For airports to get the most out of their investments to improve the passenger experience, we must start by understanding the overall passenger journey through an airport. When passengers leave the aircraft and enter the airport arrivals area, airports are constrained by the fact that the main objective of the passengers is to leave the airport as soon as possible. Given this situation, some airports may even question whether it is worth it to explore the arrivals process and introduce measures to improve it.
The arrivals process is an important part of the entire passenger journey through an airport, and aiming for constant improvement in the arrivals customer experience is therefore a worthwhile goal. The number of steps in the process varies depending on a variety of elements (e.g., passenger origin or whether they have checked baggage), but all passengers are anxious to complete this process as quickly as possible for any number of reasons. It may be that someone is waiting for them, that they have to attend a meeting or that they are just tired from the trip. This feeling of being rushed puts the passenger in a certain mood with a specific set of expectations. For this reason, exploring the key dimensions that contribute to creating a positive arrivals experience is a useful exercise.
To pinpoint those key dimensions and to ensure that every touchpoint along the passenger journey is considered, it is important to place yourself in your passengers’ shoes. Throughout the journey, they are discovering the airport, they experience the service and the facilities, and they interact with the staff. What information do they need? What emotions are they experiencing? What messages are they receiving from the environment to which they are exposed? All of these variables will have an impact on their overall appreciation of the process and the experience.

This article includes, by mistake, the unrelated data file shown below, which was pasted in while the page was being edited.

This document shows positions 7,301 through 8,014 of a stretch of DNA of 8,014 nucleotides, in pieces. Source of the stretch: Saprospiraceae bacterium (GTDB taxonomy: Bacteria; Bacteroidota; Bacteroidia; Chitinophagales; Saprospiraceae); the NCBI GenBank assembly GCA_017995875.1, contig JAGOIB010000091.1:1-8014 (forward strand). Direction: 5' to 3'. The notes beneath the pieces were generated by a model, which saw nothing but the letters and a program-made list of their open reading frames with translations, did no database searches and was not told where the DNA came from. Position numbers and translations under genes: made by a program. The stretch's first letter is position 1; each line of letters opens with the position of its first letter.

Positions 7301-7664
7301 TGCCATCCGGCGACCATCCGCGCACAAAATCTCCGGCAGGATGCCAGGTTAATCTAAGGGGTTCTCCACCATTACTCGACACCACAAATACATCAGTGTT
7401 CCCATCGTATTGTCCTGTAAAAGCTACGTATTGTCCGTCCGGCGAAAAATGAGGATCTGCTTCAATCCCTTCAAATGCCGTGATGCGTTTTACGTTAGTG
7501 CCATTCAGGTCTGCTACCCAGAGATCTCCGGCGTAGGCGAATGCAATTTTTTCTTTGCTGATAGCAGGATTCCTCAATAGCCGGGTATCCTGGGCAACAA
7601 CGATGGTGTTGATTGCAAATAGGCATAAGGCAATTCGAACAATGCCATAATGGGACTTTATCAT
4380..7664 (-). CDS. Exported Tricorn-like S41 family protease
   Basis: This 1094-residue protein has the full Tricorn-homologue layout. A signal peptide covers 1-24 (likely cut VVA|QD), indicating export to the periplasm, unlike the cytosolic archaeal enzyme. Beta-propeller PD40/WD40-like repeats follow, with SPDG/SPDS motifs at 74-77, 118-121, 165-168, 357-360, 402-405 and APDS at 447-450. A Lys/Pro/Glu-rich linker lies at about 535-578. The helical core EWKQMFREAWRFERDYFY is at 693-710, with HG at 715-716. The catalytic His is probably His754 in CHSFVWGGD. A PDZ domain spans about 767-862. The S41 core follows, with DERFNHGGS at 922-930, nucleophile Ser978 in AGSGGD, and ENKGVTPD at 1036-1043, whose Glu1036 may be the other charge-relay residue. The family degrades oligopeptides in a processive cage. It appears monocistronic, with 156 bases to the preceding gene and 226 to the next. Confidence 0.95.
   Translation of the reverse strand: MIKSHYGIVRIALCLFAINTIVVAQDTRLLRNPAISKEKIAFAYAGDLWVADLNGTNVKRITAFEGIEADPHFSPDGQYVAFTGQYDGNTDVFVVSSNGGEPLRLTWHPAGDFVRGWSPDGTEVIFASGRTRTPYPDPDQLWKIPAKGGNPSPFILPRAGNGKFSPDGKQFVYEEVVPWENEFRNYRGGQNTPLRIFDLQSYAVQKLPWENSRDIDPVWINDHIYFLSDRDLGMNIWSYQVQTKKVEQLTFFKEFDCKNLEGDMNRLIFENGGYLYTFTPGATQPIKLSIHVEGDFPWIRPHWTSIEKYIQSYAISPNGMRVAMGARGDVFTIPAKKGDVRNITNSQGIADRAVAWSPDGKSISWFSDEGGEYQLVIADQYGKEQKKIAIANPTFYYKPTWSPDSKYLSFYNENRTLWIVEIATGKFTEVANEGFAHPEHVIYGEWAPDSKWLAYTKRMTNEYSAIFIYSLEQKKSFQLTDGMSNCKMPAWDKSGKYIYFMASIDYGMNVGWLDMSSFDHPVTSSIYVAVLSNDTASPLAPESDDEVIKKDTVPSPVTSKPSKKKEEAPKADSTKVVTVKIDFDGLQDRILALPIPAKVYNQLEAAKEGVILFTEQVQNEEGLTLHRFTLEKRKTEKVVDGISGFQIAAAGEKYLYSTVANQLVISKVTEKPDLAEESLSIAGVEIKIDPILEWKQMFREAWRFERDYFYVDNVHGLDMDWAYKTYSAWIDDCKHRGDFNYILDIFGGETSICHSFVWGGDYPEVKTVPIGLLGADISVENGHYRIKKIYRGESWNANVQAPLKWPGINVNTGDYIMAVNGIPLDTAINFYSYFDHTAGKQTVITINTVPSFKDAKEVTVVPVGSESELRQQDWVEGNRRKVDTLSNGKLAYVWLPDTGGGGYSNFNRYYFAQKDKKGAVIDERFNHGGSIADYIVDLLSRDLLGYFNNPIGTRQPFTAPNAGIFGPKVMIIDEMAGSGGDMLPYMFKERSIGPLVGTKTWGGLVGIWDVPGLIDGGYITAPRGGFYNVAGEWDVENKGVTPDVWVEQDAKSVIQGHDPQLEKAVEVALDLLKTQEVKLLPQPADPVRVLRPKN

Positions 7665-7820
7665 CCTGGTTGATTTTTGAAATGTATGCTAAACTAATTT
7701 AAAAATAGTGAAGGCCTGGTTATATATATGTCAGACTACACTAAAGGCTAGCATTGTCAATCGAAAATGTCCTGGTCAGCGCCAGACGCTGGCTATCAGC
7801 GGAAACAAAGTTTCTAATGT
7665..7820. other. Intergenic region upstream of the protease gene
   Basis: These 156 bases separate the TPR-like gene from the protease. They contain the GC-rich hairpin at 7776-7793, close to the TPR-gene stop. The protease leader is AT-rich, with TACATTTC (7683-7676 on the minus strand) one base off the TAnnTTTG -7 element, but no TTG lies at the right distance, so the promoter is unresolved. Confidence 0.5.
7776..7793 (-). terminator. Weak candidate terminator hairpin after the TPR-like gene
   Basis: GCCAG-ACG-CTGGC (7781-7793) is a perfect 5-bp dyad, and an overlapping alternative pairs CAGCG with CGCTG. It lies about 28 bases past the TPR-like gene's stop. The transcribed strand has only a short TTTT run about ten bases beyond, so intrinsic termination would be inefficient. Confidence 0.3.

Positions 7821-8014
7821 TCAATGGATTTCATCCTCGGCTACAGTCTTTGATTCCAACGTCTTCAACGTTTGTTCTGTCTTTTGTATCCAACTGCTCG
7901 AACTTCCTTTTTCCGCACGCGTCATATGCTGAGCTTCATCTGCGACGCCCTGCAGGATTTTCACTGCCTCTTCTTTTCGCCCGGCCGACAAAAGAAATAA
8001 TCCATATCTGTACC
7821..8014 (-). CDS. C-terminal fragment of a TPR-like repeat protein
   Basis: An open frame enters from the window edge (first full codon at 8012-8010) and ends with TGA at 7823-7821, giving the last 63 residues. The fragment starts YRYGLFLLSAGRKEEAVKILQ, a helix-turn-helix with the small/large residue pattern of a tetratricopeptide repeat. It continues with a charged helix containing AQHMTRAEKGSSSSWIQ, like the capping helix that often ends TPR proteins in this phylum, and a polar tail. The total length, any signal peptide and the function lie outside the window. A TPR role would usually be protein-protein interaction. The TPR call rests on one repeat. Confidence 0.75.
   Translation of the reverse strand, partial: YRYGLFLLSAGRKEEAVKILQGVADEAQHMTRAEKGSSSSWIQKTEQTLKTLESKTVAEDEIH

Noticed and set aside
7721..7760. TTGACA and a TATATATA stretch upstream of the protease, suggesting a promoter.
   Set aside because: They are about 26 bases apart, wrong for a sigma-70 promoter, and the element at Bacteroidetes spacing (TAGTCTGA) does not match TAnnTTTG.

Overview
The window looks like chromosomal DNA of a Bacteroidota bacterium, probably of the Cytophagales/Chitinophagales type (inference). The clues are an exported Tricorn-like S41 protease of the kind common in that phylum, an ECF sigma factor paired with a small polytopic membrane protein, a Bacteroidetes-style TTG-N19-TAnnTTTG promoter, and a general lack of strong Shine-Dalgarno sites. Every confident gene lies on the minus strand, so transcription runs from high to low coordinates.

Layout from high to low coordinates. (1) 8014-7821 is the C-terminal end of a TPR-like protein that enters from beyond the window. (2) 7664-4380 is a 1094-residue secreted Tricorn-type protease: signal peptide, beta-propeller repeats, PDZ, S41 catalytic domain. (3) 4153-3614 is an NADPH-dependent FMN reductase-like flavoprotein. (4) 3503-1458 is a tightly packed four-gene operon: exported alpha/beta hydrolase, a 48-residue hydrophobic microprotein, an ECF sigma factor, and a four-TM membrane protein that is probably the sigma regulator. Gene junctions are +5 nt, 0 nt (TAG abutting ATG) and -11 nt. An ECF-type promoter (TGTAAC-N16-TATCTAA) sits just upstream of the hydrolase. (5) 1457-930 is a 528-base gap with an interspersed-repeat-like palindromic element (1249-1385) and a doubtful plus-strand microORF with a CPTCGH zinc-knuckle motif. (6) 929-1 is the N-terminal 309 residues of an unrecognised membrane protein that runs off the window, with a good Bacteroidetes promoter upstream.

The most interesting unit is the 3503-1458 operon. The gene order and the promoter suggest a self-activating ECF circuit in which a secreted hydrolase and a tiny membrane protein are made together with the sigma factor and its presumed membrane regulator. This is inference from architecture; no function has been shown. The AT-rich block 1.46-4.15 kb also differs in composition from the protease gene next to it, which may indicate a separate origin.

When surveying passengers during their arrivals experience, the following emotions and perceptual evaluation of services must be taken into account:
Once the range of emotions and perceptions has been identified, measuring the level of satisfaction for each of those elements will provide a picture of the full customer experience. It will also offer the details necessary to support the prioritization of improvement initiatives. Repeated measurement of customer satisfaction over time is an effective way to understand your return on investment where customer service initiatives are concerned.
Of course, surveying passengers at the arrivals will bring its own set of challenges. Even though it would be tempting to reach out to the passengers once they are back home and more open to take the time to share their experience, real-time surveys have much more value. The experience is still fresh in their mind and their mood has not been impacted by any event that may have happened after leaving the airport. Passengers should be intercepted close to the end of their journey to allow measurement of the entire process, but they will not be as willing to participate. For this reason, well trained interviewers using the latest technology should be employed to speed the survey process.
Whilst the arrivals process may seem to offer limited revenue opportunities, improving the passenger experience can bring your airport to the next level. Will a positive, simple and quick process have an impact on the passenger’s mood? Will it give them more time to stay in the retail area? Understanding your arrivals passengers and their expectations will not only improve their perception of your airport, but also pave the way to new sources of revenues.
After more than 10 years of building expertise in surveying passengers at departure, this month, ACI’s ASQ programme will be launching the new ASQ Arrivals Survey to help participating airports measure the complete experience of arrivals passengers. Applying the same methodological rigor as the departures survey, the arrivals survey will allow airports to obtain an overall picture of the entire passenger journey.